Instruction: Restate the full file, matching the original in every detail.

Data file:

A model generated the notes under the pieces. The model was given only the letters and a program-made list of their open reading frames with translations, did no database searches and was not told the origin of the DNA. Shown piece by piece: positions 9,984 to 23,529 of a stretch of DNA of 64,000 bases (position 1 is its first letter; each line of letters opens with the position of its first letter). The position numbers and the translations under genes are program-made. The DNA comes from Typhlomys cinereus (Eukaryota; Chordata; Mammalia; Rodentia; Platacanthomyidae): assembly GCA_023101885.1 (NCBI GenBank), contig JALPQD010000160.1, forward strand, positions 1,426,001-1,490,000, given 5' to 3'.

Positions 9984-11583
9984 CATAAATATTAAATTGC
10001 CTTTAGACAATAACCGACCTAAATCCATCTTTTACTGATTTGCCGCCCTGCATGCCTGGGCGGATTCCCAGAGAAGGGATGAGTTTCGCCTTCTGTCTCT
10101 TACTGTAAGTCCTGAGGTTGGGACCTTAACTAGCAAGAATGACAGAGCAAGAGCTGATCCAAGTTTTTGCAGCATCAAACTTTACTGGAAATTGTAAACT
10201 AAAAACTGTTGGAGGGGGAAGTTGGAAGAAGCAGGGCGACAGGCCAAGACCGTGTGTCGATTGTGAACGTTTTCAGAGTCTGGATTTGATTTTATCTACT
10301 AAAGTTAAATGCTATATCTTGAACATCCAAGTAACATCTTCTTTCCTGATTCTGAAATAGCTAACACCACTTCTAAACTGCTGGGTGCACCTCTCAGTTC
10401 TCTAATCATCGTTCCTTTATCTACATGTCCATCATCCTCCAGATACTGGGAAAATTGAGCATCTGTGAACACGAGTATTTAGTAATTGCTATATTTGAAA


A model generated the notes under the pieces. The model was given only the letters and a program-made list of their open reading frames with translations, did no database searches and was not told the origin of the DNA. Shown piece by piece: positions 9,984 to 23,529 of a stretch of DNA of 64,000 bases (position 1 is its first letter; each line of letters opens with the position of its first letter). The position numbers and the translations under genes are program-made. The DNA comes from Typhlomys cinereus (Eukaryota; Chordata; Mammalia; Rodentia; Platacanthomyidae): assembly GCA_023101885.1 (NCBI GenBank), contig JALPQD010000160.1, forward strand, positions 1,426,001-1,490,000, given 5' to 3'.

Positions 9984-11583
9984 CATAAATATTAAATTGC
10001 CTTTAGACAATAACCGACCTAAATCCATCTTTTACTGATTTGCCGCCCTGCATGCCTGGGCGGATTCCCAGAGAAGGGATGAGTTTCGCCTTCTGTCTCT
10101 TACTGTAAGTCCTGAGGTTGGGACCTTAACTAGCAAGAATGACAGAGCAAGAGCTGATCCAAGTTTTTGCAGCATCAAACTTTACTGGAAATTGTAAACT
10201 AAAAACTGTTGGAGGGGGAAGTTGGAAGAAGCAGGGCGACAGGCCAAGACCGTGTGTCGATTGTGAACGTTTTCAGAGTCTGGATTTGATTTTATCTACT
10301 AAAGTTAAATGCTATATCTTGAACATCCAAGTAACATCTTCTTTCCTGATTCTGAAATAGCTAACACCACTTCTAAACTGCTGGGTGCACCTCTCAGTTC
10401 TCTAATCATCGTTCCTTTATCTACATGTCCATCATCCTCCAGATACTGGGAAAATTGAGCATCTGTGAACACGAGTATTTAGTAATTGCTATATTTGAAA